m8ta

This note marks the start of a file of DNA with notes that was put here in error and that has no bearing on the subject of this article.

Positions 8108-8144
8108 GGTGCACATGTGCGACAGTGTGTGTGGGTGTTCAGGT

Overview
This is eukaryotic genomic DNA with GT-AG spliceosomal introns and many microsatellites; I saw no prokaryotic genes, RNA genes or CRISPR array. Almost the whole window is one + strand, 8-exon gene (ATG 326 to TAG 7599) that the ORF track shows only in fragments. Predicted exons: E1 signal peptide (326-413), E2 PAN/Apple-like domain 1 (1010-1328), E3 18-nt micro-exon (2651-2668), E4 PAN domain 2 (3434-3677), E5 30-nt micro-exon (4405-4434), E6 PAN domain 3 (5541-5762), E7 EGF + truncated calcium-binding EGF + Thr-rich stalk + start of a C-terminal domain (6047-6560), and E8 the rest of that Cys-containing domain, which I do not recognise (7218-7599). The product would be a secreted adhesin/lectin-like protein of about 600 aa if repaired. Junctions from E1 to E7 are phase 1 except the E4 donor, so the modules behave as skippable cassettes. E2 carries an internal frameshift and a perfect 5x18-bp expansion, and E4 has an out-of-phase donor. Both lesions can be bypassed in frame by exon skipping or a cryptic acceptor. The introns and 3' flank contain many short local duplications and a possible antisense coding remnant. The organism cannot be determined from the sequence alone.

{1544} hide / / print ref: -2019 tags: HSIC information bottleneck deep learning backprop gaussian kernel date: 10-06-2021 17:23 gmt revision:5      [head] The HSIC Bottleneck: Deep learning without Back-propagation In this work, the authors use a kernelized estimate of statistical independence as part of a 'information bottleneck' to set per-layer objective functions for learning useful features in a deep network. They use the HSIC, or Hilbert-schmidt independence criterion, as the independence measure. The information bottleneck was proposed by Bailek (spikes..) et al in 1999, and aims to increase the mutual information between the layer representation and the labels while minimizing the mutual information between the representation and the input: $\frac{min}{P_{T_i | X}} I(X; T_i) - \beta I(T_i; Y)$ Where $T_i$ is the hidden representation at layer i (later output), $X$ is the layer input, and $Y$ are the labels. By replacing $I()$ with the HSIC, and some derivation (?), they show that $HSIC(D) = (m-1)^{-2} tr(K_X H K_Y H)$ Where $D = {(x_1,y_1), ... (x_m, y_m)}$ are samples and labels, $K_{X_{ij}} = k(x_i, x_j)$ and $K_{Y_{ij}} = k(y_i, y_j)$ -- that is, it's the kernel function applied to all pairs of (vectoral) input variables. H is the centering matrix. The kernel is simply a Gaussian kernel, $k(x,y) = exp(-1/2 ||x-y||^2/\sigma^2)$ . So, if all the x and y are on average independent, then the inner-product will be mean zero, the kernel will be mean one, and after centering will lead to zero trace. If the inner product is large within the realm of the derivative of the kernel, then the HSIC will be large (and negative, i think). In practice they use three different widths for their kernel, and they also center the kernel matrices. But still, the feedback is an aggregate measure (the trace) of the product of two kernelized (a nonlinearity) outer-product spaces of similarities between inputs. it's not unimaginable that feedback networks could be doing something like this... For example, a neural network could calculate & communicate aspects of joint statistics to reward / penalize weights within a layer of a network, and this is parallelizable / per layer / adaptable to an unsupervised learning regime. Indeed, that was done almost exactly by this paper: Kernelized information bottleneck leads to biologically plausible 3-factor Hebbian learning in deep networks albeit in a much less intelligible way. Robust Learning with the Hilbert-Schmidt Independence Criterion Is another, later, paper using the HSIC. Their interpretation: "This loss-function encourages learning models where the distribution of the residuals between the label and the model prediction is statistically independent of the distribution of the instances themselves." Hence, given above nomenclature, $E_X( P_{T_i | X} I(X ; T_i) ) = 0$ (I'm not totally sure about the weighting, but might be required given the definition of the HSIC.) As I understand it, the HSIC loss is a kernellized loss between the input, output, and labels that encourages a degree of invariance to input ('covariate shift'). This is useful, but I'm unconvinced that making the layer output independent of the input is absolutely essential (??) {1552} hide / / print ref: -2020 tags: Principe modular deep learning kernel trick MNIST CIFAR date: 10-06-2021 16:54 gmt revision:2   [head] Shiyu Duan, Shujian Yu, Jose Principe The central idea here is to re-interpret deep networks, not with the nonlinearity as the output of a layer, but rather as the input of the layer, with the regression (weights) being performed on this nonlinear projection. In this sense, each re-defined layer is implementing the 'kernel trick': tasks (like classification) which are difficult in linear spaces, become easier when projected into some sort of kernel space. The kernel allows pairwise comparisons of datapoints. EG. a radial basis kernel measures the radial / gaussian distance between data points. A SVM is a kernel machine in this sense. As a natural extension (one that the authors have considered) is to take non-pointwise or non-one-to-one kernel functions -- those that e.g. multiply multiple layer outputs. This is of course part of standard kernel machines. Because you are comparing projected datapoints, it's natural to take contrastive loss on each layer to tune the weights to maximize the distance / discrimination between different classes. Hence this is semi-supervised contrastive classification, something that is quite popular these days. The last layer is of tuned with cross-entropy labels, but only a few are required since the data is well distributed already. Demonstrated on small-ish datasets, concordant with their computational resources ... I think in general this is an important result, even if its not wholly unique / somewhat anticipated (it's a year old at the time of writing). Modular training of neural networks is great for efficiency, parallelization, and biological implementations! Transport of weights between layers is hence non-essential. Classes still are, but I wonder if temporal continuity can solve some of these problems? (There is plenty of other effort in this area -- see also {1544}) {1543} hide / / print ref: -2019 tags: backprop neural networks deep learning coordinate descent alternating minimization date: 07-21-2021 03:07 gmt revision:1  [head] This paper is sort-of interesting: rather than back-propagating the errors, you optimize auxiliary variables, pre-nonlinearity 'codes' in a last-to-first layer order. The optimization is done to minimize a multimodal logistic loss function; math is not done to minimize other loss functions, but presumably this is not a limit. The loss function also includes a quadratic term on the weights. After the 'codes' are set, optimization can proceed in parallel on the weights. This is done with either straight SGD or adaptive ADAM. Weight L2 penalty is scheduled over time. This is interesting in that the weight updates can be cone in parallel - perhaps more efficient - but you are still propagating errors backward, albeit via optimizing 'codes'. Given the vast infractructure devoted to auto-diff + backprop, I can't see this being adopted broadly. That said, the idea of alternating minimization (which is used eg for EM clustering) is powerful, and this paper does describe (though I didn't read it) how there are guarantees on the convexity of the alternating minimization. Likewise, the authors show how to improve the performance of the online / minibatch algorithm by keeping around memory variables, in the form of covariance matrices. {1535} hide / / print ref: -2019 tags: deep double descent lottery ticket date: 02-23-2021 18:47 gmt revision:2   [head] Reconciling modern machine-learning practice and the classical biasâ€“variance trade-off A formal publication of the effect famously discovered at OpenAI & publicized on their blog. Goes into some details on fourier features & runs experiments to verify the OpenAI findings. The result stands. An interesting avenue of research is using genetic algorithms to perform the search over neural network parameters (instead of backprop) in reinforcement-learning tasks. Ben Phillips has a blog post on some of the recent results, which show that it does work for certain 'hard' problems in RL. Of course, this is the dual of the 'lottery ticket' hypothesis and the deep double descent, above; large networks are likely to have solutions 'close enough' to solve a given problem. That said, genetic algorithms don't necessarily perform gradient descent to tweak the weights for optimal behaviror once they are within the right region of RL behavior. See {1530} for more discussion on this topic, as well as {1525} for a more complete literature survey. {1534} hide / / print ref: -2020 tags: current opinion in neurobiology Kriegeskorte review article deep learning neural nets circles date: 02-23-2021 17:40 gmt revision:2   [head] Going in circles is the way forward: the role of recurrence in visual inference I think the best part of this article are the references -- a nicely complete listing of, well, the current opinion in Neurobiology! (Note that this issue is edited by our own Karel Svoboda, hence there are a good number of Janelians in the author list..) The gestalt of the review is that deep neural networks need to be recurrent, not purely feed-forward. This results in savings in overall network size, and increase in the achievable computational complexity, perhaps via the incorporation of priors and temporal-spatial information. All this again makes perfect sense and matches my sense of prevailing opinion. Of course, we are left wanting more: all this recurrence ought to be structured in some way. To me, a rather naive way of thinking about it is that feed-forward layers cause weak activations, which are 'amplified' or 'selected for' in downstream neurons. These neurons proximally code for 'causes' or local reasons, based on the supported hypothesis that the brain has a good temporal-spatial model of the visuo-motor world. The causes then can either explain away the visual input, leading to balanced E-I, or fail to explain it, in which the excess activity is either rectified by engaging more circuits or engaging synaptic plasticity. A critical part of this hypothesis is some degree of binding / disentanglement / spatio-temporal re-assignment. While not all models of computation require registers / variables -- RNNs are Turning-complete, e.g., I remain stuck on the idea that, to explain phenomenological experience and practical cognition, the brain much have some means of 'binding'. A reasonable place to look is the apical tuft dendrites, which are capable of storing temporary state (calcium spikes, NMDA spikes), undergo rapid synaptic plasticity, and are so dense that they can reasonably store the outer-product space of binding. There is mounting evidence for apical tufts working independently / in parallel is investigations of high-gamma in ECoG: PMID-32851172 Dissociation of broadband high-frequency activity and neuronal firing in the neocortex. "High gamma" shows little correlation with MUA when you differentiate early-deep and late-superficial responses, "consistent with the view it reflects dendritic processing separable from local neuronal firing" {1530} hide / / print ref: -2017 tags: deep neuroevolution jeff clune Uber genetic algorithms date: 02-18-2021 18:27 gmt revision:1  [head] In this paper, they used a (fairly generic) genetic algorithm to tune the weights of a relatively large (4M parameters) convolutional neural net to play 13 atari games.Â  The GA used truncation selection, population of ~ 1k individuals, no crossover, and gaussian mutation. To speed up and streamline this algo, they encoded the weights not directly but as an initialization seed to the RNG (log2 of the number of parameters, approximately), plus seeds to generate the per-generation mutation (~ 28 bits).Â  This substantially decreased the required storage space and communication costs when running the GA in parallel on their cluster; they only had to transmit the rng seed sequence.Â  Quite surprisingly, the GA was good at typically 'hard' games like frostbite and skiing, whereas it fared poorly on games like atlantis (which is a fixed-gun shooter game) and assault.Â  Performance was compared to Deep-Q-networks (DQN), Evolutionary search (which used stochastic gradient approximates), Asynchronous Advantage Actor-critic (A3C), and random search (RS) They surmise that some games were thought to be hard, but are actually fairly easy, albeit with many local minima. This is why search around the origin (near the initialization of the networks, which was via the Xavier method) is sufficient to solve the tasks. Also noted that frequently the GA would find individuals with good performance in ~10 generations, further supporting the point above.Â  The GA provide very consistent performance across the entirety of a trial, which, they suggest, may offer a cleaner signal to selection as to the quality of each of the individuals (debatable!). Of course, for some tasks, the GA fails woefully; it was not able to quickly learn to control a humanoid robot, which involves mapping a ~370-dimensional vector into ~17 joint torques.Â  Evolutionary search was able to perform this task, which is not surprising as the gradient here should be smooth. The result is indeed surprising, but it also feels lazy -- the total effort or information that they put into writing the actual algorithm is small; as mentioned in the introduction, this is a case of old algorithms with modern levels of compute.Â  Analogously, compare Go-Explore, also by Uber AI labs, vs Agent57 by DeepMind; the Agent57 paper blithely dismisses the otherwise breathless Go-Explore result as feature engineering and unrealistic free backtracking / game-resetting (which is true..) It's strange that they did not incorporate crossover aka recombination, as David MacKay clearly shows that recombination allows for much higher mutation rates and much better transmission of information through a population.Â  (Chapter 'Why have sex').Â  They also perhaps more reasonably omit developmental encoding, where network weights are tied or controlled through development, again in an analogy to biology.Â  A better solution, as they point out, would be some sort of hybrid GA / ES / A3C system which used both gradient-based tuning, random stochastic gradient-based exploration, and straight genetic optimization, possibly all in parallel, with global selection as the umbrella.Â  They mention this, but to my current knowledge this has not been done.Â {1527} hide / / print ref: -0 tags: inductive logic programming deepmind formal propositions prolog date: 11-21-2020 04:07 gmt revision:0 [head] From a dense background of inductive logic programming (ILP): given a set of statements, and rules for transformation and substitution, generate clauses that satisfy a set of 'background knowledge'. Programs like Metagol can do this using search and simplify logic built into Prolog. Actually kinda surprising how very dense this program is -- only 330 lines! This task can be transformed into a SAT problem via rules of logic, for which there are many fast solvers. The trick here (instead) is that a neural network is used to turn 'on' or 'off' clauses that fit the background knowledge BK is typically very small, a few examples, consistent with the small size of the learned networks. These weight matrices are represented as the outer product of composed or combined clauses, which makes the weight matrix very large! They then do gradient descent, while passing the cross-entropy errors through nonlinearities (including clauses themselves? I think this is how recursion is handled.) to update the weights. Hence, SGD is used as a means of heuristic search. Compare this to Metagol, which is brittle to any noise in the input; unsurprisingly, due to SGD, this is much more robust. Way too many words and symbols in this paper for what it seems to be doing. Just seems to be obfuscating the work (which is perfectly good). Again: Metagol is only 330 lines! {1510} hide / / print ref: -2017 tags: google deepmind compositional variational autoencoder date: 04-08-2020 01:16 gmt revision:7       [head] From DeepMind, first version Jul 2017 / v3 June 2018. Starts broad and strong: "The seemingly infinite diversity of the natural world from a relatively small set of coherent rules" Relative to what? What's the order of magnitude here? In personal experience, each domain involves a large pile of relevant details.. "We conjecture that these rules dive rise to regularities that can be discovered through primarily unsupervised experiences and represented as abstract concepts" "If such representations are compositional and hierarchical, they can be recombined into an exponentially large set of new concepts." See Human level concept learning through probabalistic program induction (A much better paper which more concretely introduces compositionality in computation..) "Compositionality is at the core of such human abilities as creativity, imagination, and language-based communication. This addresses the limitations of deep learning, which are overly data hungry (low sample efficiency), tend to overfit the data, and require human supervision. Approach: Factorize the visual world with a $\Beta$ -VAE to learn a set of representational primitives through unsupervised exposure to visual data. Expose SCAN (or rather, a module of it) to a small number of symbol-image pairs, from which the algorithm identifies the set if visual primitives (features from beta-VAE) that the examples have in common. E.g. this is purely associative learning, with a finite one-layer association matrix. Test on both image 2 symbols and symbols to image directions. For the latter, allow irrelevant attributes to be filled in from the priors (this is important later in the paper..) Add in a third module, which allows learning of compositions of the features, ala set notation: AND ( $\cup$ ), IN-COMMON ( $\cap$ ) & IGNORE ( $\setminus$ or '-'). This is via a low-parameter convolutional model. Notation: $q_{\phi}(z_x|x)$ is the encoder model. $\phi$ are the encoder parameters, $x$ is the visual input, $z_x$ are the latent parameters inferred from the scene. $p_{theta}(x|z_x)$ is the decoder model. $x \propto p_{\theta}(x|z_x)$ , $\theta$ are the decoder parameters. $x$ is now the reconstructed scene. From this, the loss function of the beta-VAE is: $\mathbb{L}(\theta, \phi; x, z_x, \beta) = \mathbb{E}_{q_{\phi}(z_x|x)} [log p_{\theta}(x|z_x)] - \beta D_{KL} (q_{\phi}(z_x|x)|| p(z_x))$ where $\Beta \gt 1$ That is, maximize the auto-encoder fit (the expectation of the decoder, over the encoder output -- aka the pixel log-likelihood) minus the KL divergence between the encoder distribution and $p(z_x)$ $p(z) \propto \mathcal{N}(0, I)$ -- diagonal normal matrix. $\beta$ comes from the Lagrangian solution to the constrained optimization problem: $\max_{\phi,\theta} \mathbb{E}_{x \sim D} [\mathbb{E}_{q_{\phi}(z|x)}[log p_{\theta}(x|z)]]$ subject to $D_{KL}(q_{\phi}(z|x)||p(z)) \lt \epsilon$ where D is the domain of images etc. Claim that this loss function tips the scale too far away from accurate reconstruction with sufficient visual de-tangling (that is: if significant features correspond to small details in pixel space, they are likely to be ignored); instead they adopt the approach of the denoising auto-encoder ref, which uses the feature L2 norm instead of the pixel log-likelihood: $\mathbb{L}(\theta, \phi; X, z_x, \beta) = -\mathbb{E}_{q_{\phi}(z_x|x)}||J(\hat{x}) - J(x)||_2^2 - \beta D_{KL} (q_{\phi}(z_x|x)|| p(z_x))$ where $J : \mathbb{R}^{W x H x C} \rightarrow \mathbb{R}^N$ maps from images to high-level features. This $J(x)$ is from another neural network (transfer learning) which learns features beforehand. It's a multilayer perceptron denoising autoencoder [Vincent 2010]. The SCAN architecture includes an additional element, another VAE which is trained simultaneously on the labeled inputs $y$ and the latent outputs from encoder $z_x$ given $x$ . In this way, they can present a description $y$ to the network, which is then recomposed into $z_y$ , that then produces an image $\hat{x}$ . The whole network is trained by minimizing: $\mathbb{L}_y(\theta_y, \phi_y; y, x, z_y, \beta, \lambda) = 1^{st} - 2^{nd} - 3^{rd}$ 1st term: $\mathbb{E}_{q_{\phi_y}(z_y|y)}[log p_{\theta_y} (y|z_y)]$ log-likelihood of the decoded symbols given encoded latents $z_y$ 2nd term: $\beta D_{KL}(q_{\phi_y}(z_y|y) || p(z_y))$ weighted KL divergence between encoded latents and diagonal normal prior. 3rd term: $\lambda D_{KL}(q_{\phi_x}(z_x|y) || q_{\phi_y}(z_y|y))$ weighted KL divergence between latents from the images and latents from the description $y$ . They note that the direction of the divergence matters; I suspect it took some experimentation to see what's right. Final element! A convolutional recombination element, implemented as a tensor product between $z_{y1}$ and $z_{y2}$ that outputs a one-hot encoding of set-operation that's fed to a (hardcoded?) transformation matrix. I don't think this is great shakes. Could have done this with a small function; no need for a neural network. Trained with very similar loss function as SCAN or the beta-VAE. Testing: They seem to have used a very limited subset of "DeepMind Lab" -- all of the concept or class labels could have been implimented easily, e.g. single pixel detector for the wall color. Quite disappointing. This is marginally more interesting -- the network learns to eliminate latent factors as it's exposed to examples (just like perhaps a Bayesian network.) Similarly, the CelebA tests are meh ... not a clear improvement over the existing VAEs. {1500} hide / / print ref: -0 tags: reinforcement learning distribution DQN Deepmind dopamine date: 03-30-2020 02:14 gmt revision:5      [head] PMID-31942076 A distributional code for value in dopamine based reinforcement learning Synopsis is staggeringly simple: dopamine neurons encode / learn to encode a distribution of reward expectations, not just the mean (aka the expected value) of the reward at a given state-action pair. This is almost obvious neurally -- of course dopamine neurons in the striatum represent different levels of reward expectation; there is population diversity in nearly everything in neuroscience. The new interpretation is that neurons have different slopes for their susceptibility to positive and negative rewards (or rather, reward predictions), which results in different inflection points where the neurons are neutral about a reward. This constitutes more optimistic and pessimistic neurons. There is already substantial evidence that such a distributional representation enhances performance in DQN (Deep q-networks) from circa 2017; the innovation here is that it has been extended to experiments from 2015 where mice learned to anticipate water rewards with varying volume, or varying probability of arrival. Perfect: in these experiments there was a multimodal reward distribution. It also is an instance of the more general theme of asymmetric regression, which has found utility in deep networks (at the cost of more parameters.) See Rainbow: Combining Improvements in Deep Reinforcement learning The model predicts a diversity of asymmetry below and above the reversal point Also predicts that the distribution of reward responses should be decoded by neural activity ... which it is ... but it is not surprising that a bespoke decoder can find this information in the neural firing rates. (Have not examined in depth the decoding methods) Still, this is a clear and well-written, well-thought out paper; glad to see new parsimonious theories about dopamine out there. {1505} hide / / print ref: -2016 tags: locality sensitive hash deep learning regularization date: 03-30-2020 02:07 gmt revision:5      [head] Central idea: replace dropout, adaptive dropout, or winner-take-all with a fast (sublinear time) hash based selection of active nodes based on approximate MIPS (maximum inner product search) using asymmetric locality-sensitive hashing. This avoids a lot of the expensive inner-product multiply-accumulate work & energy associated with nodes that will either be completely off due to the ReLU or other nonlinearity -- or just not important for the algorithm + current input. The result shows that you don't need very many neurons active in a given layer for successful training. C.f: adaptive dropout adaptively chooses the nodes based on their activations. A few nodes are sampled from the network probabalistically based on the node activations dependent on their current input. Adaptive dropouts demonstrate better performance than vanilla dropout  It is possible to drop significantly more nodes adaptively than without while retaining superior performance. WTA is an extreme form of adaptive dropout that uses mini-batch statistics to enforce a sparsity constraint.  {1507} Winner take all autoencoders Our approach uses the insight that selecting a very sparse set of hidden nodes with the highest activations can be reformulated as dynamic approximate query processing, solvable with LSH. LSH can be sub-linear time; normal processing involves the inner product. LSH maps similar vectors into the same bucket with high probability. That is, it maps vectors into integers (bucket number) Similar approach: Hashed nets , which aimed to decrease the number of parameters in a network by using a universal random hash function to tie weights. Compressing neural networks with the Hashing trick "HashedNets uses a low-cost hash function to randomly group connection weights into hash buckets, and all connections within the same hash bucket share a single parameter value." Ref  shows how asymmetric hash functions allow LSH to be converted to a sub-linear time algorithm for maximum inner product search (MIPS). Used multi-probe LSH: rather than having a large number of hash tables (L) which increases hash time and memory use, they probe close-by buckets in the hash tables. That is, they probe bucket at B_j(Q) and those for slightly perturbed query Q. See ref . See reference  for theory... Following ref , use K randomized hash functions to generate the K data bits per vector. Each bit is the sign of the asymmetric random projection. Buckets contain a pointer to the node (neuron); only active buckets are kept around. The K hash functions serve to increase the precision of the fingerprint -- found nodes are more expected to be active. Have L hash tables for each hidden layer; these are used to increase the probability of finding useful / active nodes due to the randomness of the hash function. Hash is asymmetric in the sense that the query and collection data are hashed independently. In every layer during SGD, compute K x L hashes of the input, probe about 10 L buckets, and take their union. Experiments: K = 6 and L = 5. See ref  where authors show around 500x reduction in computations for image search following different algorithmic and systems choices. Capsule: a camera based positioning system using learning {1506} Use relatively small test data sets -- MNIST 8M, NORB, Convex, Rectangles -- each resized to have small-ish input vectors.  Really want more analysis of what exactly is going on here -- what happens when you change the hashing function, for example? How much is the training dependent on suitable ROC or precision/recall on the activation? For example, they could have calculated the actual real activation & WTA selection, and compared it to the results from the hash function; how correlated are they? {1482} hide / / print ref: -2019 tags: meta learning feature reuse deepmind date: 10-06-2019 04:14 gmt revision:1  [head] It's feature re-use! Show this by freezing the weights of a 5-layer convolutional network when training on Mini-imagenet, either 5shot 1 way, or 5shot 5 way. From this derive ANIL, where only the last network layer is updated in task-specific training. Show that ANIL works for basic RL learning tasks. This means that roughly the network does not benefit much from join encoding -- encoding both the task at hand and the feature set. Features can be learned independently from the task (at least these tasks), with little loss. {1441} hide / / print ref: -2018 tags: biologically inspired deep learning feedback alignment direct difference target propagation date: 03-15-2019 05:51 gmt revision:5      [head] Sergey Bartunov, Adam Santoro, Blake A. Richards, Luke Marris, Geoffrey E. Hinton, Timothy Lillicrap As is known, many algorithms work well on MNIST, but fail on more complicated tasks, like CIFAR and ImageNet. In their experiments, backprop still fares better than any of the biologically inspired / biologically plausible learning rules. This includes: Feedback alignment {1432} {1423} Vanilla target propagation Problem: with convergent networks, layer inverses (top-down) will map all items of the same class to one target vector in each layer, which is very limiting. Hence this algorithm was not directly investigated. Difference target propagation (2015) Uses the per-layer target as $\hat{h}_l = g(\hat{h}_{l+1}; \lambda_{l+1}) + [h_l - g(h_{l+1};\lambda_{l+1})]$ Or: $\hat{h}_l = h_l + g(\hat{h}_{l+1}; \lambda_{l+1}) - g(h_{l+1};\lambda_{l+1})$ where $\lambda_{l}$ are the parameters for the inverse model; $g()$ is the sum and nonlinearity. That is, the target is modified ala delta rule by the difference between inverse-propagated higher layer target and inverse-propagated higher level activity. Why? $h_{l}$ should approach $\hat{h}_{l}$ as $h_{l+1}$ approaches $\hat{h}_{l+1}$ . Otherwise, the parameters in lower layers continue to be updated even when low loss is reached in the upper layers. (from original paper). The last to penultimate layer weights is trained via backprop to prevent template impoverishment as noted above. Simplified difference target propagation The substitute a biologically plausible learning rule for the penultimate layer, $\hat{h}_{L-1} = h_{L-1} + g(\hat{h}_L;\lambda_L) - g(h_L;\lambda_L)$ where there are $L$ layers. It's the same rule as the other layers. Hence subject to impoverishment problem with low-entropy labels. Auxiliary output simplified difference target propagation Add a vector $z$ to the last layer activation, which carries information about the input vector. $z$ is just a set of random features from the activation $h_{L-1}$ . Used both fully connected and locally-connected (e.g. convolution without weight sharing) MLP. It's not so great: Target propagation seems like a weak learner, worse than feedback alignment; not only is the feedback limited, but it does not take advantage of the statistics of the input. Hence, some of these schemes may work better when combined with unsupervised learning rules. Still, in the original paper they use difference-target propagation with autoencoders, and get reasonable stroke features.. Their general result that networks and learning rules need to be tested on more difficult tasks rings true, and might well be the main point of this otherwise meh paper. {1439} hide / / print ref: -2006 tags: hinton contrastive divergence deep belief nets date: 02-20-2019 02:38 gmt revision:0 [head] PMID-16764513 A fast learning algorithm for deep belief nets. Hinton GE1, Osindero S, Teh YW. Very highly cited contrastive divergence paper. Back in 2006 yielded state of the art MNIST performance. And, being CD, can be used in an unsupervised mode. {1419} hide / / print ref: -0 tags: diffraction terahertz 3d print ucla deep learning optical neural networks date: 02-13-2019 23:16 gmt revision:1  [head] Pretty clever: use 3D printed plastic as diffractive media in a 0.4 THz all-optical all-interference (some attenuation) linear convolutional multi-layer 'neural network'. In the arxive publication there are few details on how they calculated or optimized given diffractive layers. Absence of nonlinearity will limit things greatly. Actual observed performance (where thy had to print out the handwritten digits) rather poor, ~ 60%. {1174} hide / / print ref: -0 tags: Hinton google tech talk dropout deep neural networks Boltzmann date: 02-12-2019 08:03 gmt revision:2   [head] Hinton believes in the the power of crowds -- he thinks that the brain fits many, many different models to the data, then selects afterward. Random forests, as used in predator, is an example of this: they average many simple to fit and simple to run decision trees. (is apparently what Kinect does) Talk focuses on dropout, a clever new form of model averaging where only half of the units in the hidden layers are trained for a given example. He is inspired by biological evolution, where sexual reproduction often spontaneously adds or removes genes, hence individual genes or small linked genes must be self-sufficient. This equates to a 'rugged individualism' of units. Likewise, dropout forces neurons to be robust to the loss of co-workers. This is also great for parallelization: each unit or sub-network can be trained independently, on it's own core, with little need for communication! Later, the units can be combined via genetic algorithms then re-trained. Hinton then observes that sending a real value p (output of logistic function) with probability 0.5 is the same as sending 0.5 with probability p. Hence, it makes sense to try pure binary neurons, like biological neurons in the brain. Indeed, if you replace the backpropagation with single bit propagation, the resulting neural network is trained more slowly and needs to be bigger, but it generalizes better. Neurons (allegedly) do something very similar to this by poisson spiking. Hinton claims this is the right thing to do (rather than sending real numbers via precise spike timing) if you want to robustly fit models to data. Sending stochastic spikes is a very good way to average over the large number of models fit to incoming data. Yes but this really explains little in neuroscience... Paper referred to in intro: Livnat, Papadimitriou and Feldman, PMID-19073912 and later by the same authors PMID-20080594 A mixability theory for the role of sex in evolution. -- "We define a measure that represents the ability of alleles to perform well across different combinations and, using numerical iterations within a classical population-genetic framework, show that selection in the presence of sex favors this ability in a highly robust manner" Plus David MacKay's concise illustration of why you need sex, pg 269, __Information theory, inference, and learning algorithms__ With rather simple assumptions, asexual reproduction yields 1 bit per generation, Whereas sexual reproduction yields $\sqrt G$ , where G is the genome size. {1422} hide / / print ref: -0 tags: lillicrap segregated dendrites deep learning backprop date: 01-31-2019 19:24 gmt revision:2   [head] PMID-29205151 Towards deep learning with segregated dendrites https://www.ncbi.nlm.nih.gov/pmc/articles/PMC5716677/ Much emphasis on the problem of credit assignment in biological neural networks. That is: given complex behavior, how do upstream neurons change to improve the task of downstream neurons? Or: given downstream neurons, how do upstream neurons receive â€˜creditâ€™ for informing behavior? I find this a very limiting framework, and is one of my chief beefs with the work. Spatiotemporal Bayesian structure seems like a much better axis (axes) to cast function against. Or, it could be segregation into â€˜signalâ€™ and â€˜errorâ€™ or â€˜figure/groundâ€™ based on hierarchical spatio-temporal statistical properties that matters ... ... with proper integration of non-stochastic spike timing + neoSTDP. This still requires some solution of the credit-assignment problem, i know i know. Outline a spiking neuron model with zero one or two hidden layers, and a segregated apical (feedback) and basal (feedforward) dendrites, as per a layer 5 pyramidal neuron. The apical dendrites have plateau potentials, which are stimulated through (random) feedback weights from the output neurons. Output neurons are forced to one-hot activation at maximum firing rate during training. In order to assign credit, feedforward information must be integrated separately from any feedback signals used to calculate error for synaptic updates (the error is indicated here with Î´). (B) Illustration of the segregated dendrites proposal. Rather than using a separate pathway to calculate error based on feedback, segregated dendritic compartments could receive feedback and calculate the error signals locally. Uses the MNIST database, naturally. Poisson spiking input neurons, 784, again natch. Derive local loss function learning rules to make the plateau potential (from the feedback weights) match the feedforward potential This encourages the hidden layer -> output layer to approximate the inverse of the random feedback weight network -- which it does! (At least, the jacobians are inverses of each other). The matching is performed in two phases -- feedforward and feedback. This itself is not biologically implausible, just unlikely. Achieved moderate performance on MNIST, ~ 4%, which improved with 2 hidden layers. Very good, interesting scholarship on the relevant latest findings â€˜â€™in vivoâ€™â€™. While the model seems workable though ad-hoc or just-so, the scholarship points to something better: use of multiple neuron subtypes to accomplish different elements (variables) in the random-feedback credit assignment algorithm. These small models can be tuned to do this somewhat simple task through enough fiddling & manual (e.g. in the algorithmic space, not weight space) backpropagation of errors. They suggest that the early phases of learning may entail learning the feedback weights -- fascinating. â€˜â€™Things are definitely moving forwardâ€™â€™. {1412} hide / / print ref: -0 tags: deeplabcut markerless tracking DCN transfer learning date: 10-03-2018 23:56 gmt revision:0 [head] Human - level tracking with as few as 200 labeled frames. No dynamics - could be even better with a Kalman filter. Uses a Google-trained DCN, 50 or 101 layers deep. Network has a distinct read-out layer per feature to localize the probability of a body part to a pixel location. Uses the DeeperCut network architecture / algorithm for pose estimation. Or, rather, ResNet feature detectors -- Deep Residual Neural Networks. These deep features were trained on ImageNet Trained on examples with both only the readout layers (rest fixed per ResNet), as well as end-to-end; latter performs better, unsurprising. {1408} hide / / print ref: -2018 tags: machine learning manifold deep neural net geometry regularization date: 08-29-2018 14:30 gmt revision:0 [head] Synopsis of the math: Fit a manifold formed from the concatenated input â€˜â€™andâ€™â€™ output variables, and use this set the loss of (hence, train) a deep convolutional neural network. Manifold is fit via point integral method. This requires both SGD and variational steps -- alternate between fitting the parameters, and fitting the manifold. Uses a standard deep neural network. Measure the dimensionality of this manifold to regularize the network. Using a 'elegant trick', whatever that means. Still yet he results, in terms of error, seem not very significantly better than previous work (compared to weight decay, which is weak sauce, and dropout) That said, the results in terms of feature projection, figures 1 and 2, â€˜â€™doâ€™â€™ look clearly better. Of course, they apply the regularizer to same image recognition / classification problems (MNIST), and this might well be better adapted to something else. Not completely thorough analysis, perhaps due to space and deadlines. {1333} hide / / print ref: -0 tags: deep reinforcement learning date: 04-12-2016 17:19 gmt revision:6       [head] In general, experience replay can reduce the amount of experience required to learn, and replace it with more computation and more memory â€“ which are often cheaper resources than the RL agentâ€™s interactions with its environment. Transitions (between states) may be more or less surprising (does the system in question have a model of the environment? It does have a model of the state & action expected reward, as it's Q-learning. redundant, or task-relevant Some sundry neuroscience links: Sequences associated with rewards appear to be replayed more frequently (Atherton et al., 2015; OÌlafsdoÌttir et al., 2015; Foster & Wilson, 2006). Experiences with high magnitude TD error also appear to be replayed more often (Singer & Frank, 2009 PMID-20064396 ; McNamara et al., 2014). Pose a useful example where the task is to learn (effectively) a random series of bits -- 'Blind Cliffwalk'. By choosing the replayed experiences properly (via an oracle), you can get an exponential speedup in learning. Prioritized replay introduces bias because it changes [the sampled state-action] distribution in an uncontrolled fashion, and therefore changes the solution that the estimates will converge to (even if the policy and state distribution are fixed). We can correct this bias by using importance-sampling (IS) weights. These weights are the inverse of the priority weights, but don't matter so much at the beginning, when things are more stochastic; they anneal the controlling exponent. There are two ways of selecting (weighting) the priority weights: Direct, proportional to the TD-error encountered when visiting a sequence. Ranked, where errors and sequences are stored in a data structure ordered based on error and sampled $\propto 1 / rank$ . Somewhat illuminating is how the deep TD or Q learning is unable to even scratch the surface of Tetris or Montezuma's Revenge. {1269} hide / / print ref: -0 tags: hinton convolutional deep networks image recognition 2012 date: 01-11-2014 20:14 gmt revision:0 [head] ImageNet Classification with Deep Convolutional Networks